The wreck of a British warship that sank during the US war of independence has been found at the bottom of Lake Ontario, 228 years after she foundered.
HMS Ontario, a 24-metre sloop that sank in a storm with the loss of all 130 sailors, women, children and prisoners on board, was discovered off Rochester in New York state after a three-year search.
Jim Kennard and Dan Scoville, two marine archaeologists who have found six other Great Lake wrecks since teaming up six years ago, embarked on the search for HMS Ontario in 2005 after obtaining records about the sinking from Canadian and British archives.
Using scanning sonar and an unmanned mini-submarine, they scoured 518 sq km of the lake before an image of the wreck appeared on the scanner, sitting upright beneath 150 metres of water, her two masts still standing 21 metres tall.
"Usually when ships go down in storms, they get beat up quite a bit - they don't sink nice and square," said Mr Scoville, 35. "This went down in a huge storm and it still managed to stay intact. There are even two windows that aren't broken. Just going down, the pressure difference can break the windows. It's a beautiful ship."
The absence of oxygen, light and marine organisms in the deep waters all contributed to preserving the ship, the oldest ever found of about 4,700 vessels that have sunk in the Great Lakes.
HMS Ontario was only five months old when she set sale from Fort Niagara in Oct 1780. On Oct 31, a gale whipped up high seas, swamping her decks and sending her to the bottom. On board were 60 British soldiers, a crew of about 40, mostly Canadians, and an estimated 30 American war prisoners, plus women and children.
At the time, the British tried to keep her loss secret fearing that George Washington's forces would realise that it left a gap in the Royal Navy's Great Lakes patrols.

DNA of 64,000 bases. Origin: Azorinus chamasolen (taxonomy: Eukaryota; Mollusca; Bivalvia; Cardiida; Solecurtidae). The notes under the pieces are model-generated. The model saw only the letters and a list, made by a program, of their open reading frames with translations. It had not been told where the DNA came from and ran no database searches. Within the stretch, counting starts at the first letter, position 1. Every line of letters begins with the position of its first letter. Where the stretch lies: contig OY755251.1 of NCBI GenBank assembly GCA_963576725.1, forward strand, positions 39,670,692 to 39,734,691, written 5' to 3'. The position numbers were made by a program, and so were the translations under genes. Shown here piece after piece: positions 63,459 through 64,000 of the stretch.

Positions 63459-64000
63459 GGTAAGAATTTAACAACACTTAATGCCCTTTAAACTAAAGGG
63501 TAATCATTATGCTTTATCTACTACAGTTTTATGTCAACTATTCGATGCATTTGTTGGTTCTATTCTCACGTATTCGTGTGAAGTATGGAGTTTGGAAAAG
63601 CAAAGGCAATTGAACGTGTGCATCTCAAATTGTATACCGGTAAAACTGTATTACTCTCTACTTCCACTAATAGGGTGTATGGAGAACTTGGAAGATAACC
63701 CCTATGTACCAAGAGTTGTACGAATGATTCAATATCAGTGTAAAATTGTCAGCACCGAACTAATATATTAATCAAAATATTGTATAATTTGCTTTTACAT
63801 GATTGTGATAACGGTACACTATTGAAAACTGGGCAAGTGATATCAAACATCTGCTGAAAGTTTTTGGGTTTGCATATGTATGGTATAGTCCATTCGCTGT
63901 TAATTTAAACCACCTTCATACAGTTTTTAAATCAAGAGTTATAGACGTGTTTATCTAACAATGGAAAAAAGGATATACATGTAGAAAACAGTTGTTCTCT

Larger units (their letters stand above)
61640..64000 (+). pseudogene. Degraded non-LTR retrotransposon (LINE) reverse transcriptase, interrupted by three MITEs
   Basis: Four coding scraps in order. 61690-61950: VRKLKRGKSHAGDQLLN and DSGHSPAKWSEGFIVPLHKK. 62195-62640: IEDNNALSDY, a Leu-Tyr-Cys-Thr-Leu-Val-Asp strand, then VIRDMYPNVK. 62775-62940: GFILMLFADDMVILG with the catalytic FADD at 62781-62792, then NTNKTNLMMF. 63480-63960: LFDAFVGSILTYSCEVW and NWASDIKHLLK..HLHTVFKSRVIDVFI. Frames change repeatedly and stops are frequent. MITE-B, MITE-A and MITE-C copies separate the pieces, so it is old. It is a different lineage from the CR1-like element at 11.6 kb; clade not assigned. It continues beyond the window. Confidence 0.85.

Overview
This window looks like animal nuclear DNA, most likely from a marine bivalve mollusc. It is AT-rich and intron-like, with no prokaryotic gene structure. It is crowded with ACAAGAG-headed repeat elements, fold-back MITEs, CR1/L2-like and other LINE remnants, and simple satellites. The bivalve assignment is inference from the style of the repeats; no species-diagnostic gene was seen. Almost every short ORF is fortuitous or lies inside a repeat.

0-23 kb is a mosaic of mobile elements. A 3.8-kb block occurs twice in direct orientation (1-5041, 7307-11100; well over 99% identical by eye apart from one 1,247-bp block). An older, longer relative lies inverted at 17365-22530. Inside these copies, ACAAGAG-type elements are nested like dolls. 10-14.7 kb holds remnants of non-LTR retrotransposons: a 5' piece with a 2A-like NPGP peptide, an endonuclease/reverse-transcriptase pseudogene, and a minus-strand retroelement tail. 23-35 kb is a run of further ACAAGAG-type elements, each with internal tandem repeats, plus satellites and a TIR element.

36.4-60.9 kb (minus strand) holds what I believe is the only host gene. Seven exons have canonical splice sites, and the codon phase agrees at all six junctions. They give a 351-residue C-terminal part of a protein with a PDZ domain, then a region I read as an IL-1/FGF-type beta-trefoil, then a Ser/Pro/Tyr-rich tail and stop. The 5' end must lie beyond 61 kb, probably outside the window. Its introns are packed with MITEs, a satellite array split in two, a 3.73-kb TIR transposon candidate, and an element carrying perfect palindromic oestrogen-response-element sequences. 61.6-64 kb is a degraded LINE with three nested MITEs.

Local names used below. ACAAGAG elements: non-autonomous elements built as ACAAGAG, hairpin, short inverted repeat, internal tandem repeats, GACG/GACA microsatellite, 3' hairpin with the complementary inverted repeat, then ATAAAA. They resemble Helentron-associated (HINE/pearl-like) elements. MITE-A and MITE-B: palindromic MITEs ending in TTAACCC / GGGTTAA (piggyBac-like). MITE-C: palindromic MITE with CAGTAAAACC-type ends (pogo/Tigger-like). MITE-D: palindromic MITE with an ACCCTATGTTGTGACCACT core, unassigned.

Some of her boats and hatch covers, along with several hats, washed ashore the following day. Nine months later, the remains of six bodies were found some 40km away but nothing else was found until this month.
The two archaeologists, having taken dozens of photographs and video images from the submersible, are keeping the exact location secret. They do not want the vessel plundered and said it should be left as a war grave.
Arthur Britton Smith, a historian and author who recounted the loss of HMS Ontario in his book The Legend of the Lake, said after seeing footage of the wreck: "To have a revolutionary war vessel that's practically intact is unbelievable. It's an archaeological miracle. If it wasn't for the zebra mussels, she looks like she only sunk last week."
Pictures show that a section of the bowsprit is intact while, just below it, there is a decoratively carved scroll bow stem. Two of the ship's 22 cannon are also visible along with two large anchors.
Mr Scoville and Mr Kennard, 61, have also reported finding the ship's bell, though they have left it in the wreck.